2014-05-19 14.26.17 Whatever that measurement is, multiply it by .9 (point 9) I cut a strip of fabric, across the stretch, to that measurement by 1 1/2 inches.  I didn’t add any seam allowance.

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Join the strip at the short ends, with right sides together to form a circle.  Press the seam to one side.  This band will be sewn to the right side of the t-shirt, then folded to the inside and stitched into place, wrapping around and enclosing the seam.

Fold back in half and stick a pin into the fold opposite the seam.  That’s our half mark.  Now open the circle up and bring the seam to the half mark.  The two new folds are the quarter marks.  Pin or  mark them, too.

Do the same to the body, matching the shoulders to find the center front/back, then matching those to determine the other two quarter marks. And, although it seems to make sense, they are not the shoulder seams, but a bit down the front.quarter pinned necklineWith right sides together, match and pin the seam in the band to the pin at center back.  Same with center front and the two at the side of the neck.

With the band on top, and your top down against the feed teeth, serge (or sew) to join the band to the body, stretching the band slightly as you sew.  Press the seam allowance toward the band.

We’ll finish the band later.

Sleeves: These sleeves are easier than some patterns as there is no front or back to the sleeve.  With right sides together match the top of the sleeve, (where you marked it earlier) to the shoulder seam.  Pin or clip together.  Do the same at the beginning and ending of the armscye.

Beginning at one end, join the sleeves to the bodies.  When I use my serger for this, I find it works best if I only serge to the top of the sleevecap and “zoom off”, then start again at the opposite end of the sleeve and again serge to the top.  I overlap by about an inch.

With right sides together join the side seams, matching the underarm seam.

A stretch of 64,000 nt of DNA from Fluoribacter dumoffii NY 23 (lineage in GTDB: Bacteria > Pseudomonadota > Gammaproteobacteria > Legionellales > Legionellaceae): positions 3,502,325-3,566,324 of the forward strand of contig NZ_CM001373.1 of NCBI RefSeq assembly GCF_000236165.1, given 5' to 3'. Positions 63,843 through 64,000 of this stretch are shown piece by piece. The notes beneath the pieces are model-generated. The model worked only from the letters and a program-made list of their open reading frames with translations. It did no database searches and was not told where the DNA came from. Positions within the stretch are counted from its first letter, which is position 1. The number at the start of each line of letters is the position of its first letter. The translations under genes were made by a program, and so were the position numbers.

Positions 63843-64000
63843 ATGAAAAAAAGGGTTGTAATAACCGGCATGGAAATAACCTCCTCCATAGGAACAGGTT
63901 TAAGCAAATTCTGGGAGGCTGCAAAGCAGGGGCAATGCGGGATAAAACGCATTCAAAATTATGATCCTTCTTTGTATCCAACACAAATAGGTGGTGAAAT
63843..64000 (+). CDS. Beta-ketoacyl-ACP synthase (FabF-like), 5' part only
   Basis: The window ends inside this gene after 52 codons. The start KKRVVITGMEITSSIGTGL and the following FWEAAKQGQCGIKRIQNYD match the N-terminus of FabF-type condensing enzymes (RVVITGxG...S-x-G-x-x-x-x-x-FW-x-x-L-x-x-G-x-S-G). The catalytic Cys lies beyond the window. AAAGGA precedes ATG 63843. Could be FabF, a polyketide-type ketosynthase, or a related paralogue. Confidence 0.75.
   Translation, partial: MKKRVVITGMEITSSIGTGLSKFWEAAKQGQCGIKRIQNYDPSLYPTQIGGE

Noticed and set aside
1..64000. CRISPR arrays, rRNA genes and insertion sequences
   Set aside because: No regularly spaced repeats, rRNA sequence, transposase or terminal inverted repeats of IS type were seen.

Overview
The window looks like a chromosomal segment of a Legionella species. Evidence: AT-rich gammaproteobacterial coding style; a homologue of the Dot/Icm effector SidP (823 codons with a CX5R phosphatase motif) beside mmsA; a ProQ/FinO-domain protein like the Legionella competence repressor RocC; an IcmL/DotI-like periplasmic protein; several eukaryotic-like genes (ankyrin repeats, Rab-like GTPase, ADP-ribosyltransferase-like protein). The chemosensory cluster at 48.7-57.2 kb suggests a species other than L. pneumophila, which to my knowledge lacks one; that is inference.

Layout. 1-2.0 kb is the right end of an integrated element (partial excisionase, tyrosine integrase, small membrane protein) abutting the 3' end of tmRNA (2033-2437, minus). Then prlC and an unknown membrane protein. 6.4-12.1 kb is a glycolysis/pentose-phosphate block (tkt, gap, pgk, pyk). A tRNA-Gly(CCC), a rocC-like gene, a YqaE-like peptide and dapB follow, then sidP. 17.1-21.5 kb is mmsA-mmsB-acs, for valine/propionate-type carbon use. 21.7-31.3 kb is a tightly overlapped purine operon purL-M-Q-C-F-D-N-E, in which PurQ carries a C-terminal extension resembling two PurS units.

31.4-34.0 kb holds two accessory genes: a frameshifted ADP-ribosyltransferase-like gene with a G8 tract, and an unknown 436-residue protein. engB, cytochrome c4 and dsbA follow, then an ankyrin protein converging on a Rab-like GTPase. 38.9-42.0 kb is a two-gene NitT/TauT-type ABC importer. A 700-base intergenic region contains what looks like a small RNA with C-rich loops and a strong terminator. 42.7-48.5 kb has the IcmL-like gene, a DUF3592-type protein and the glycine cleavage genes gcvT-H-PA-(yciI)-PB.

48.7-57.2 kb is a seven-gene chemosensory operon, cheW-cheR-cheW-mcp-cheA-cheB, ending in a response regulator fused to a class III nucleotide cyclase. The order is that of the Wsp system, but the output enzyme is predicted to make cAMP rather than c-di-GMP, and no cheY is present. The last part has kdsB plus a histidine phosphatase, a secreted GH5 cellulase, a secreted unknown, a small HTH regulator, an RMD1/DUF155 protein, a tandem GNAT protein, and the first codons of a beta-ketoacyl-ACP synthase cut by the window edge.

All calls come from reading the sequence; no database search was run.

Finishing:  I like to twin needle the hems. For this soft knit I used a stretch 75 with a space of 4mm.   Consult your sewing machine manual if you’re unsure.    Twin needle sewing is done from the right side.  That means the part that’s turned up can’t be seen as we sew.  Remember those strips of interfacing we fused onto the hems earlier?  They are 1 inch in width.  The fabric folds where it ends, making it really easy to turn a 1 inch hem to the wrong side.  Press it first if you like, I find I don’t need to.  I can feel it as I sew.

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Start at one side seam, with the hem turned under by 1 inch.  Have the fold of the fabric 3/4 inch from the center of the twin needle.  My throat plate is marked.  Slowly stitch around the hem, being careful at the seams where it’s a bit bulky.  When you get back around, overlap slightly, then back stitch a couple of stitches.  Do the same for the sleeve hems.

Finishing the neckline.

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I’ve pressed the seam allowance toward the band.  Now fold the band to the inside, wrapping the fabric around the seam allowance.  This leaves a small binding, just over 1/4 inch wide.  Pin in a few places, the with the right side up, start at a shoulder seam and twin needle the band into place.

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Give the whole thing a press, and you’re finished, it’s ready to wear, your classic Model Tee.